Throughout Adelaide Hoodless's life she has made many contributions to Canada. One of the major ones was that she organized the first school for women, Household Science School, which opened in September 1895 (Adelaide Hunter Hoodless 1875-1910, n.d. pg.1). She believed that it was unfair only boys could go on to higher standards while girls had to stay home and do household work all day. So with this, Adelaide also became the co-founder of many organizations such as the National Council of Women (NCW), Victorian Order of Nurses (VON) (Stamp, 03/25/08, pg.1). She also nationalized the Young Women’s Christian Association also known as Y.W.C.A and was the founder of Women’s Institutes (ibib).
In 1832 her family moved to America where she became an avid abolitionist throughout her late childhood and early adulthood. In 1836 her father’s sugar refinery burned down and in 1838 her family moved to Cincinnati, Ohio in an attempt to re-establish the business, unfortunately three weeks after their move Samuel died from Bilary Fever. Pressed financially after her father’s death Elizabeth and her three sisters started a school for Young Girls. In 1894 her sister Anna, helped Elizabeth acquire a teaching job paying $400 a year in Henderson, Kentucky. In 1856 Blackwell adopted Katherine “Kitty” Barry a Scottish Orphan.
As well, the government did not track Natives from Newfoundland and Labrador because they were not part of Canada at the time. Nonetheless, it is safe to say that about 4,000 Native Canadians participated in the First World War, many serving with distinction. In all, more than 50 decorations were awarded to Native fighters for their contributions to the war. | | | | | | | | | | | | | | | | | | | Elders and Indian soldiers Members of the File Hills Indian Colony joined the 68th Battalion (Regina). Their parents, in traditional garb, posed for this photograph before the soldiers left for England.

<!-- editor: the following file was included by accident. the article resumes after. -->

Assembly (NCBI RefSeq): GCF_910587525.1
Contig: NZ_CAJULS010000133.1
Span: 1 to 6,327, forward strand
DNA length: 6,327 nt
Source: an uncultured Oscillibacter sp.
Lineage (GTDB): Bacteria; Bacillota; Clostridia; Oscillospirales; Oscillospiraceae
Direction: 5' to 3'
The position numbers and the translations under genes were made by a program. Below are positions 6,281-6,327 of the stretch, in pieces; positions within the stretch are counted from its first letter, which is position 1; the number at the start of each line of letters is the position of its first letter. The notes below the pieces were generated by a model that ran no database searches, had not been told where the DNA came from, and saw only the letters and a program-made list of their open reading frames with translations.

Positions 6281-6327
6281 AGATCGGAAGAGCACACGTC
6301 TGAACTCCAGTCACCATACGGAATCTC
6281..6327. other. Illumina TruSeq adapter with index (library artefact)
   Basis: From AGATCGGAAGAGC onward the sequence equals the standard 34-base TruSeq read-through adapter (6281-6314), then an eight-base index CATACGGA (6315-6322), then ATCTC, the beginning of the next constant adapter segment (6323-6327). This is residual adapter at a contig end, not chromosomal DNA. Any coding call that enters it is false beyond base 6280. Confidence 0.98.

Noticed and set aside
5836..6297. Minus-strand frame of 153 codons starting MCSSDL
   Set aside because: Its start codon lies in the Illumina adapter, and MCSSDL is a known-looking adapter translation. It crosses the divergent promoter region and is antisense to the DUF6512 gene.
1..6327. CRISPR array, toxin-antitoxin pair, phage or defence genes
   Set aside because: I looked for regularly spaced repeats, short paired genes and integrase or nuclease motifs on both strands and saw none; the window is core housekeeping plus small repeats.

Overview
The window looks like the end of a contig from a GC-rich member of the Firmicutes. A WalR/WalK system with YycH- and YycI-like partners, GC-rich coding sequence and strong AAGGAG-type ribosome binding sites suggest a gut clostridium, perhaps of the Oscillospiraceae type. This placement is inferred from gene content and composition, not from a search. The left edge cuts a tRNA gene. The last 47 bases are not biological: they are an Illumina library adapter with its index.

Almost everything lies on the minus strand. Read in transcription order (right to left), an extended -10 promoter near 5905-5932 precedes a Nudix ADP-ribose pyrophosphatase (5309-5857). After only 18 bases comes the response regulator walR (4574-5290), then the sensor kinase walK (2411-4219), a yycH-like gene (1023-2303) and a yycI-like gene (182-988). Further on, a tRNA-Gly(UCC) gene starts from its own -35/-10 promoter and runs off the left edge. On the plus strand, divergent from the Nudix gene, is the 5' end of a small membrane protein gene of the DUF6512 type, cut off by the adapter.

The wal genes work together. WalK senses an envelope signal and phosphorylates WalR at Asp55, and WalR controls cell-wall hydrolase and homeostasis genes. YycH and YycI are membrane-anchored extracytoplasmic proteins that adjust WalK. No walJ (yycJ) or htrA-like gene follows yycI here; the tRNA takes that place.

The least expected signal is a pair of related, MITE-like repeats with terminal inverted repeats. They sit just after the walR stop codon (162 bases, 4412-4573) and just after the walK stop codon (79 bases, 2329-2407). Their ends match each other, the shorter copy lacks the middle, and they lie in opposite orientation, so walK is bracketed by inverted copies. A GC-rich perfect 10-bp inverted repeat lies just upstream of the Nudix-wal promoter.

Biography of Laura Secord [pic] (from the Dictionary of Canadian Biography Online at Libraries and Archives Canada) INGERSOLL, LAURA (Secord), heroine; b. 13 Sept. 1775 in Great Barrington, Mass., eldest daughter of Thomas Ingersoll and Elizabeth Dewey; d. 17 Oct. 1868, at Chippawa (Niagara Falls, Ont.). When Laura Ingersoll was eight, her mother died, leaving four little girls. Her father remarried twice and had a large family by his third wife. In the American War of Independence, Ingersoll fought on the rebel side, but in 1795 he immigrated to Upper Canada where he had obtained a township grant for settlement.
He went to school for accounting, and became an accountant in New York City. They had seven children together: Margret, Andy, Michelle, Elizabeth, Harry, Matthew, and Clarice. When Mrs. Trane retired from Broadway, they moved to Rochester, New York and settled in the small community of Weatherly Hills. Ten years later, Mr. Trane died of a stroke. Mrs. Trane was an active member of her church.